CPAC saved the women for last
Many Republicans remain puzzled why the party lost the woman vote in the 2012 presidential election and can’t seem to appeal to more women. Look no further than this year’s Conservative Political Action Conference (CPAC) and you will understand why. Watching speakers take the main stage the first two days of CPAC felt like an episode of the 1950s show Mad Men. With a handful of exceptions, all the speakers were older white men, which the Republican Party doesn’t need more of.
Come on guys, we can and need to do better than this. A recent CNN poll found more than 55% of Americans believe the GOP doesn’t understand women and that misunderstanding number jumps to nearly 60% among women. Republican nominee Mitt Romney lost the woman vote by over 10 percentage points to Obama, 44% to 55%. Romney hasn’t been the only Republican with “women problems.” No GOP presidential candidate has won 50% of women voters since 1988 when President George H. Bush won the woman vote.
Reviewing these grim statistics, one would think CPAC would want to kick off its conference featuring powerful conservative women to attract more women voters and help us win in 2016. Despite the fact Republicans have more women elected governors than Democrats, none of the female Republican governors like New Mexico’s Susanna Martinez, South Carolina’s Nikki Haley, Oklahoma’s Mary Fallin or Arizona’s Jan Brewer spoke at CPAC. However, numerous male governors and US Senators spoke.
I look forward to attending CPAC each year and appreciated being invited to speak on the well received panel March 8th, “Why Conservatism is Right for Women: How Conservatives Should Talk About Life, Prosperity & National Security.”
But half of politics is an optics game and to the outsider looking at the first two days of CPAC a person might think the conservatism is only for white males. There’s nothing wrong with white males. They just aren’t representative of all of Americans or conservatives for that matter.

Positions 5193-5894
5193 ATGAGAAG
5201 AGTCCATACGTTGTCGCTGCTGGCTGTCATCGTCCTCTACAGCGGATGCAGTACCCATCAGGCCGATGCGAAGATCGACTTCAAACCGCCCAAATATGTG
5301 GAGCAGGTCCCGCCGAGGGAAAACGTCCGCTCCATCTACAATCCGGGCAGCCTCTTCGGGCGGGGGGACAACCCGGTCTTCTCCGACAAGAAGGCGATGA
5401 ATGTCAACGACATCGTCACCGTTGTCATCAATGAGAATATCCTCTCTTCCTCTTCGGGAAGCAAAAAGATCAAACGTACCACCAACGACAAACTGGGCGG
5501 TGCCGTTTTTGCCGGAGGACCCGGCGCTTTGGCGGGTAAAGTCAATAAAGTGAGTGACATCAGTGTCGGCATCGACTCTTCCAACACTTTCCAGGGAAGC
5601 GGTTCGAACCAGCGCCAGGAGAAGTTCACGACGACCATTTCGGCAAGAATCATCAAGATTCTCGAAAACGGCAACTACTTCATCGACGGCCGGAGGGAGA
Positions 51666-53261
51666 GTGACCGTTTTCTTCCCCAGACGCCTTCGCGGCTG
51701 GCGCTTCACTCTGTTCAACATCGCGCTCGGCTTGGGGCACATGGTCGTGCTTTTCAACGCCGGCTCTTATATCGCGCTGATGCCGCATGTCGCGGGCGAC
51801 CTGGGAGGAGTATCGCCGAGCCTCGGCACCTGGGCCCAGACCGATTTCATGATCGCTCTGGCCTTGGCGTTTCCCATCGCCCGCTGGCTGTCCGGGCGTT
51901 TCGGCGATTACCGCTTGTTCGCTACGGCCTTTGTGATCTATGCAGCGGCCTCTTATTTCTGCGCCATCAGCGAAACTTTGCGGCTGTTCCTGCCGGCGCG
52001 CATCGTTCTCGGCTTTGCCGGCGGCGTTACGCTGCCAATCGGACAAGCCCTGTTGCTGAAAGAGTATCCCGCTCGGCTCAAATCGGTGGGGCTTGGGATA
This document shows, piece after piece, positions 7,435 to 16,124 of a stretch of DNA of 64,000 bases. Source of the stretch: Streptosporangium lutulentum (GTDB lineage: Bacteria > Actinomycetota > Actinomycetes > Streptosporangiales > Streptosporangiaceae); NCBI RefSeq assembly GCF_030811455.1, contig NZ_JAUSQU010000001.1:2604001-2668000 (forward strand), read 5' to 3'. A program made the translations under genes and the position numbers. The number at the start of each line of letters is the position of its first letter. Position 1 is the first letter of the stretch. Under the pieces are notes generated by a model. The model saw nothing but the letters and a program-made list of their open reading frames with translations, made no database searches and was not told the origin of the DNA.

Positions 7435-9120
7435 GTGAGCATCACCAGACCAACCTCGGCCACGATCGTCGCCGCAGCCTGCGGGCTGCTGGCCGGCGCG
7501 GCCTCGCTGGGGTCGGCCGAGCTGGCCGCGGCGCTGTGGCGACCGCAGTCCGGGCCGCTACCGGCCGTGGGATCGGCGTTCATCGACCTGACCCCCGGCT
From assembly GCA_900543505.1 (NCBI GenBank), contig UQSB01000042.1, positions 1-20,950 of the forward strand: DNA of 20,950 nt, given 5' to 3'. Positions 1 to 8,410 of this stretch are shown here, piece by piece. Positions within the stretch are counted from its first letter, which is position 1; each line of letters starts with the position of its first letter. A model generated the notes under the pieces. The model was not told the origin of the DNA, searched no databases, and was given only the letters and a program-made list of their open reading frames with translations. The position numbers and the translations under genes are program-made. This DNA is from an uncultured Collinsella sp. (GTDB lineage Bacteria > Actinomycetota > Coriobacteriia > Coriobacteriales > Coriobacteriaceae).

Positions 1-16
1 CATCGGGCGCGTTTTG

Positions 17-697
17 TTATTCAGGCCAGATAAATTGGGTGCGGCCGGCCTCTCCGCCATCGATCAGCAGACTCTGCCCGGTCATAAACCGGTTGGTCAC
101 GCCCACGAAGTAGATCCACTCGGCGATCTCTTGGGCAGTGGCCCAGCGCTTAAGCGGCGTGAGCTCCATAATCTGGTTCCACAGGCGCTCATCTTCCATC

For the most part, CPAC chose the last day, March 8th, of its conference to stack up its women and minority speakers like Former Governor Sarah Palin and Dr. Ben Carson. Some would say CPAC saved the best for last and I think that could be true but after two days, many people leave the conference on the third day.
Conservatives and Republicans alike ask why do women keep voting Democrat when the polices of cradle to grave government dependency, The Life of Julia, do nothing to empower women economically? The reason Democrats keep winning the woman vote isn’t because their message is better it’s because they’ve got better messengers—women talking about women’s issues.
During the 2012 presidential election, Obama enlisted female celebrities to talk about the single issue of contraception. Besides his wife Ann, GOP candidate Romney had virtually zero women talking about the real women’s issues of economic empowerment, marriage, family and education. But the GOP did have a few Republican Senate candidates saying unsavory things about women and rape and as a result, ended up handily losing their elections.
Time and time again, we see the Democrats “marketing to women,” using women to appeal to women. And what does the GOP do? We see Republicans using men to lecture women about women’s health issues and “Sugar Daddy” government. Whether its food, clothing, or politics when a person or in this case a woman sees herself reflected in the face of a product, it makes her take a second look. We need women to take a second look at the Republican Party.
Democrats put women in leadership positions in Congress and the Democratic National Committee. Besides GOP Conference Chair Congresswoman Cathy McMorris Rogers, how many women does the GOP have in leadership positions in the House? There has only been one female chairman of the Republican National Committee.
No one is asking conservatives or the GOP to give special treatment to women or minorities for that matter. We’re asking for the party “establishment ” to take off their white old male goggles and see the electorate for what it is—a richly diverse canvas of women and minority voters. If we don’t start building bridges into these communities, Republicans can get used to losing the White House in 2016 and the foreseeable future.